JPEG2000 for Digital Preservation

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Last month was an interesting month for discussion and news of JPEG2000 as an archival format. First, there was a series of posts on the IMAGELIB about the rational for using JPEG2000 for master files. It started with a posting by Tom Blake of Boston Public Library asking these questions:

What can I do with a JPEG200 that I can't do with a TIFF, a good version
of Zoomify, and a well-designded DAMS?

Don't you need to rely on a proprietary version/flavor of JPEG2000 and a
viewer to utilize its full potential?

Bill Snead from Duke offered pointers in a follow up message to Aware's "Why JPEG2000?" whitepaper, the Olsen-Melville case study from the University of Connecticut, and Princeton's statement of use of JPEG2000 as surrogates from a TIFF master.

I leapt into the conversation by offering an opinion that with JPEG2000 is a compelling replacement for a TIFF-based practice because:

  1. JPEG2000 offers a single format for both access and preservation of digital imagery. Eliminating the complexity of managing derivatives in the creation, processing, and delivery of images is a good thing, I think. Said another way, the archival master can be the same file as the production master with the access derivatives being generated on-the-fly based on the inherent-to-JPEG2000 scaling capabilities. Also, if one's preservation master is your access master, then one will know very quickly if something is wrong with the preservation master -- it no longer renders in your access system.
  2. It is truly lossless compression -- one can get back to a bit-for-bit identical TIFF if desired.
  3. The standard has built-in support for bundling (embedding) metadata with the image bitstream. For the long term, that means we just need to be concerned about managing one file and not a series of image-plus-metadata files based on a (opinion-> "fragile") strategy of holding file names constant and varying the file extension. It could equally be argued, of course, that wrapping the image codestream and the associated metadata in a METS or MPEG21 file achieves the same end. I'm not sure which is better -- the metadata in the image file or the image file inside a metadata wrapper.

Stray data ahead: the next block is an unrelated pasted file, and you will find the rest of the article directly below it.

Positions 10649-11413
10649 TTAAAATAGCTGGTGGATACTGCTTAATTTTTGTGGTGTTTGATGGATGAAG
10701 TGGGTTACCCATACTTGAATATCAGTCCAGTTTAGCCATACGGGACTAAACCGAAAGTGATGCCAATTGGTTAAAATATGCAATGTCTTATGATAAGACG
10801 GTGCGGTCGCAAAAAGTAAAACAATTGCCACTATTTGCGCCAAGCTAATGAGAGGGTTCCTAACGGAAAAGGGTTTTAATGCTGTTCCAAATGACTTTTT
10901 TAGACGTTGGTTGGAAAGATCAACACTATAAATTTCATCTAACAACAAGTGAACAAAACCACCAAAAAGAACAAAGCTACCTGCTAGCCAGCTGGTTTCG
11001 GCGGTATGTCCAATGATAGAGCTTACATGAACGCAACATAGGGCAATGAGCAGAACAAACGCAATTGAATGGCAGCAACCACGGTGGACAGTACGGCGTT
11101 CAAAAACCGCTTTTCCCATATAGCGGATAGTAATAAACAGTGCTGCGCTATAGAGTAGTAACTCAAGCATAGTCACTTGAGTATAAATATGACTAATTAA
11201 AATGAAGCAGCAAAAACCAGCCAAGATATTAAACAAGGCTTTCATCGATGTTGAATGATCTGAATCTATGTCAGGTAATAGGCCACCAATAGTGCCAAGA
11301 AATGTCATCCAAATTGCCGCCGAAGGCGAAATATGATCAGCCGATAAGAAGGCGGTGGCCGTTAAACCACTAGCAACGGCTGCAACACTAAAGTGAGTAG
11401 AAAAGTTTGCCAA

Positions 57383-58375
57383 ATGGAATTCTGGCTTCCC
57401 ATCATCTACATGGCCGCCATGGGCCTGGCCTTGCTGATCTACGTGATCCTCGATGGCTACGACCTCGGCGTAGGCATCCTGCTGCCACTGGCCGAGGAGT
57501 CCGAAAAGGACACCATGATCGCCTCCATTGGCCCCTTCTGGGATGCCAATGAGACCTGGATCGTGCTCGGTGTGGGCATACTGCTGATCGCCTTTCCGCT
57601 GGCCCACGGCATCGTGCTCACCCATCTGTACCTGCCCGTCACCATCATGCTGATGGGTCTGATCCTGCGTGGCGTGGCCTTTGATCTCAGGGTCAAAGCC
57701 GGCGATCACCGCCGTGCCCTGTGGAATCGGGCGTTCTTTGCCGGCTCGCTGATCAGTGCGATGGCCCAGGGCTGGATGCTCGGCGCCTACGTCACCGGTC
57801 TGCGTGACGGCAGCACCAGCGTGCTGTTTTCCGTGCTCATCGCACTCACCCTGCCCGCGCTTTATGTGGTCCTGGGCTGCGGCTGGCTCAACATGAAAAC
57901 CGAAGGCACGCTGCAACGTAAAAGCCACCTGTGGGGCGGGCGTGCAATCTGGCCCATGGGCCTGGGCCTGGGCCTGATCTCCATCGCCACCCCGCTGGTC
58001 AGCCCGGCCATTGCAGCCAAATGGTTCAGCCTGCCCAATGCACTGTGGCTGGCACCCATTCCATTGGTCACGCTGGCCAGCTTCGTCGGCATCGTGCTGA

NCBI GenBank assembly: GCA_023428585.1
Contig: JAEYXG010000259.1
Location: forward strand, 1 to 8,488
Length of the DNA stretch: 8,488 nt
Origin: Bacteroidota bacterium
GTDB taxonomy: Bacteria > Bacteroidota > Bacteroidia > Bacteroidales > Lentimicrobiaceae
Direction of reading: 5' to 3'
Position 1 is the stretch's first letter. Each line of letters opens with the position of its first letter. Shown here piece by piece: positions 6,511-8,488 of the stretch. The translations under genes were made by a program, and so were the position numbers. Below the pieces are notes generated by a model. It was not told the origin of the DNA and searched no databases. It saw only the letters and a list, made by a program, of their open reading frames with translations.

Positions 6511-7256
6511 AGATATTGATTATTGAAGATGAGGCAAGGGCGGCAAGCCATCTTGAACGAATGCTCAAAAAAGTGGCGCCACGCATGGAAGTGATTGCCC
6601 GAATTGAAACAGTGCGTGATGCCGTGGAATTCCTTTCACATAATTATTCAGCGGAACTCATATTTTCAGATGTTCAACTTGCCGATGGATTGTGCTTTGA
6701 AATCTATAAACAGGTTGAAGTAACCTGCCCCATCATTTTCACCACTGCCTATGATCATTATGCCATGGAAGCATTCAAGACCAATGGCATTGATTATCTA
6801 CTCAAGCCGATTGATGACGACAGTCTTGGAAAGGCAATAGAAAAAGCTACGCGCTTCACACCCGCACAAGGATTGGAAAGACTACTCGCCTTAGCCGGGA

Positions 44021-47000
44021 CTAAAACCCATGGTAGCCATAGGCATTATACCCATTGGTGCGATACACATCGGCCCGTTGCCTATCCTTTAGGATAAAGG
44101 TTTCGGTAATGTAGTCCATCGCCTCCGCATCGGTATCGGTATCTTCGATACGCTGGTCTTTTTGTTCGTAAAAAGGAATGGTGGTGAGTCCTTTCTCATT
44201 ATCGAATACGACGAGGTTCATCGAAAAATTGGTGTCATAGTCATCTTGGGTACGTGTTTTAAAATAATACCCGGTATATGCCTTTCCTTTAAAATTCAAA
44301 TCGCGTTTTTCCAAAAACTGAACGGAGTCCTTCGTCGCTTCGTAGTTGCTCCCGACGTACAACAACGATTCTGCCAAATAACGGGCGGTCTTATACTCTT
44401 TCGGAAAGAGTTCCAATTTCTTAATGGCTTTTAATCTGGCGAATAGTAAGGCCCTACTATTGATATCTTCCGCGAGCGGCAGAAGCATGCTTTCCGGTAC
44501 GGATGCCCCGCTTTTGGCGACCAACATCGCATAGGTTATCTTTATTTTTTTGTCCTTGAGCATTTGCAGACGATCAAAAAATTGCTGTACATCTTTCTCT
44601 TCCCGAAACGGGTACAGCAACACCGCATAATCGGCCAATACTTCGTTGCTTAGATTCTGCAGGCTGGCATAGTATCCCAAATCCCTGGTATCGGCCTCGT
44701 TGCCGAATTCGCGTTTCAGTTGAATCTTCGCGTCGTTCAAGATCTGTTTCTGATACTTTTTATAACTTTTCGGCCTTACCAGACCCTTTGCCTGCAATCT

4. JPEG2000 is at the core of a number of technologies that are bigger than we are with consituencies that have deeper pockets than ours to ensure JPEG2000 support is perpetuated, well, indefinitely. For instance, JPEG2000 is at the heart of the DICOM medical imaging standard that is gaining wide adoption. Also, motion pictures are being delivered to theaters using Motion JPEG2000. I can't confirm this because it seems wildly outrageous, but a reliable source told me that very soon motion picture film stock will not be produced anymore and that all films will be shot and edited digitally. I don't know if Motion JPEG2000 is used in the filming or editing process, but if it is then I'm even less worried about the future of reading JPEG2000 files.
  5. The JPEG2000 is an open standard with defined and emerging protocols for guaranteeing compliance with the standard. (This is one area, I think, that our community could help support the JPEG2000 standard, by the way. We have a vested interest in making sure images that we capture with one software are processable by other bits of software.) If the text of the standard is printed to acid free paper or etched onto a nickel plate, we've got a very good shot at creating a program to read these files in whatever future computing system comes about.

One note about #3 above. I would not argue that an access system based around JPEG2000 files would use the embedded metadata as the core of the DAMS. Rather, I would proposed that the authoritative version of the metadata would be in the JPEG2000 file itself. The surrounding DAMS database would be used for efficiencies in accessing and manipulating the metadata. If the DAMS was blown away (or if one wanted to migrate to a new DAMS), the subsequent asset management system could be built based on the metadata stored in the JPEG2000 artifacts. Any kind of modification to the metadata wouldbe written back to the JPEG2000 file and the requisite checksums would need to be recalculated. (If were storing our metadata in the same trusted fashion as the image bitstream, then we would be calculating checksums on the metadata anyway.)

One of the concerns about JPEG2000 is some language from the JPEG2000 website about how "undeclared and obscure submarine patents may still present a hazard..." to open use of the standard. This seems like lawyer CYA to me as nothing has come up that I'm aware of in the seven years after the standard was ratified. Here, too, there are deeper pockets than that of libraries and cultural heritage institutions that would fight something like this. And, if in the end it is found that a patent would cause an embargo 'unlicensed' versions of JPEG2000 codecs for some period of years, we can always run a batch conversion back to TIFF until the embargo period is up and/or something else better comes along.

To sum up, I believe that JPEG2000 is a compelling and real replacement for TIFF. I'm not the only one, though. In section 2.3 ("The Establishment of a Scalable Workflow for Digitizing a Wide Variety of Materials") of the Harvard University Library Open Collections Program Final Report, Harvard announced the "Adoption by Office of Information Systems of the jpeg2000 standard for archival master images stored in the Digital Repository Service." That is farther than the previous early adopter's statement by the Library of Congress in the Digital Format Registry entry for JPEG2000 where they said "[a]s adoption and implementation increases in other sectors, the use of the format for the Library's master images may become more and more appealing."